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  • How a jacket and a briefcase shaped a partition love story

    These are two unremarkable, ordinary items: a traditional embroidered jacket and a drab, brown leather briefcase. They belonged to a man and a woman who lived in Punjab in undivided colonial India. They had been introduced to each other by their parents and were to be engaged when violence broke out in 1947. The troubled subcontinent was lurching towards a bloody partition as it split into the new independent nations of India and Pakistan. Communal violence erupted, leaving more than a million people dead and displacing tens of millions. Punjab was divided - western, mostly Muslim, parts went to Pakistan and eastern, mainly Hindu and Sikh parts, went to India. The newly-engaged man and woman

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  • London attack: The victims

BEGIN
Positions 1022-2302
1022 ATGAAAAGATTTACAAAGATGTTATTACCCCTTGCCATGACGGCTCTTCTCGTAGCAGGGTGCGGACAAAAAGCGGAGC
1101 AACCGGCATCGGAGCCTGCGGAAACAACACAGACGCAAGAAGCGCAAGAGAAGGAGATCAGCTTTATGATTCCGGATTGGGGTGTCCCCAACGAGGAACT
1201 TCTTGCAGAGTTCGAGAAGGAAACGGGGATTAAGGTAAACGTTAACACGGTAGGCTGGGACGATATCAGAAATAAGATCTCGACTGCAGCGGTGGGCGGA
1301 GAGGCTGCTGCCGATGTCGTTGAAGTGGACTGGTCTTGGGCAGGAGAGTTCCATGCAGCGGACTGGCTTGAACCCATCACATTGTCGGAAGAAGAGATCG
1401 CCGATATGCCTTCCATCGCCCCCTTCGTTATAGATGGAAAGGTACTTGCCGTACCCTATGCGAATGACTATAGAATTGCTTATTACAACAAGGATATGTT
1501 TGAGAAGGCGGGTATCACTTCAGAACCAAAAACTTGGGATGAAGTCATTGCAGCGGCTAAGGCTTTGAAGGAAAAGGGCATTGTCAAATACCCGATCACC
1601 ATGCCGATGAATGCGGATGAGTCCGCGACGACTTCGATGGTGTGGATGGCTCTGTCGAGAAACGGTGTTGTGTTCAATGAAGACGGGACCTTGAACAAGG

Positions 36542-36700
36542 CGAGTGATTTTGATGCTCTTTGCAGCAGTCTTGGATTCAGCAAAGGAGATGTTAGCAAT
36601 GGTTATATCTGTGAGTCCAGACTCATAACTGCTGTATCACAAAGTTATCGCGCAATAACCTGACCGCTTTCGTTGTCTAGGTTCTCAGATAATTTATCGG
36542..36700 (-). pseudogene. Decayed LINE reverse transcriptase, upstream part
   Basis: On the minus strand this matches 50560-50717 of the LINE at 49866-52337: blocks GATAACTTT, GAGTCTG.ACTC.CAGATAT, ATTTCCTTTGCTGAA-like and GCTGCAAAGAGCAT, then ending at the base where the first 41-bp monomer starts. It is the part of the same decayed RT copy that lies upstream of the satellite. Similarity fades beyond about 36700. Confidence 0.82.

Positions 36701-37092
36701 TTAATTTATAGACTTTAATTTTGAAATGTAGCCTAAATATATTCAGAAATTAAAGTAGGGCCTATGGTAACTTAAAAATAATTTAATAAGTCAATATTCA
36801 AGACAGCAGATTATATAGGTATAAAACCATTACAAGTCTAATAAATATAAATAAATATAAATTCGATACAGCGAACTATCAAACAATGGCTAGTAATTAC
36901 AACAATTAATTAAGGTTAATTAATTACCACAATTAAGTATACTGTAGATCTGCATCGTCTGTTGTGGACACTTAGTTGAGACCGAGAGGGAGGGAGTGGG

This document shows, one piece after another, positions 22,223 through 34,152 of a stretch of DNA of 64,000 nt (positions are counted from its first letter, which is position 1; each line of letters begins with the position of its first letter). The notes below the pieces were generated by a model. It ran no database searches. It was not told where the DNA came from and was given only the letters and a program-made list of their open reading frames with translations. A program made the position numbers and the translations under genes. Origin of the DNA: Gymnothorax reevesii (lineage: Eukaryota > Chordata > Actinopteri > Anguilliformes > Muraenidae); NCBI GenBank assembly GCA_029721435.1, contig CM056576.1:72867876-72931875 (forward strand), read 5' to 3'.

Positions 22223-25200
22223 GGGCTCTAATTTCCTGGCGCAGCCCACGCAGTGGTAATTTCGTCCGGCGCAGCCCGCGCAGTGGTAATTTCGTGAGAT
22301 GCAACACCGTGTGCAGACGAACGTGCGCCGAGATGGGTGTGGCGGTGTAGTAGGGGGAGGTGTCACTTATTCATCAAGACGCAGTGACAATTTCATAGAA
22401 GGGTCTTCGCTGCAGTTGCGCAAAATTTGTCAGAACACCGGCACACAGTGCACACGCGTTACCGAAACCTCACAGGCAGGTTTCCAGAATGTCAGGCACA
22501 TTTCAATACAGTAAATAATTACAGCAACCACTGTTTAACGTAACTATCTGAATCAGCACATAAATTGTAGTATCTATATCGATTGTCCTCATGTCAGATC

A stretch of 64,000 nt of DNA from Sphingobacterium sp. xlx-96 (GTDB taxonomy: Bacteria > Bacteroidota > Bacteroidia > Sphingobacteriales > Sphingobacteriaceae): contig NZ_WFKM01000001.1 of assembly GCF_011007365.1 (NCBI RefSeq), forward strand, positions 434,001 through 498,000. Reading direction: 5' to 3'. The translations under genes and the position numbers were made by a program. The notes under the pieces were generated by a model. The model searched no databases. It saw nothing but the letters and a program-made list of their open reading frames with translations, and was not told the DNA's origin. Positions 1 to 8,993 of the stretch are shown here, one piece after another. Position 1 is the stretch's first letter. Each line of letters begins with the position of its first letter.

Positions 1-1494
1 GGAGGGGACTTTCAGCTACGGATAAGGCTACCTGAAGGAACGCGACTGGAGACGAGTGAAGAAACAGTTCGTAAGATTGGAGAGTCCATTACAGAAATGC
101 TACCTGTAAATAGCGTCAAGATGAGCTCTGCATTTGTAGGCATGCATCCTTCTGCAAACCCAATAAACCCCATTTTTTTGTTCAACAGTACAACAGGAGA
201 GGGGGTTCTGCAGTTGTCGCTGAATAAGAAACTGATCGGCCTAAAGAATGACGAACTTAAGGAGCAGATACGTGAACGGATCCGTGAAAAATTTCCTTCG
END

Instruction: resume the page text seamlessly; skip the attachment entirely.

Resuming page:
The stories of Khalid Masood's victims have revealed the diversity of London and its visitors. Four people were killed and 50 injured when Masood drove his car into people on Westminster Bridge and stabbed an officer guarding Parliament. On Thursday, Theresa May said the victims came from 11 countries, including Romania, the US, and China. 'Lovely man' Police named the 75-year-old man who died on Thursday night - becoming the fourth victim of attacker Khalid Masood - as Leslie Rhodes, from south London. Police said his life support had been withdrawn. Mr Rhodes, a retired window cleaner, is thought to have been visiting a nearby hospital when he was hit by the car driven by Masood. Neighbours

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  • India meat crackdown leaves butchers concerned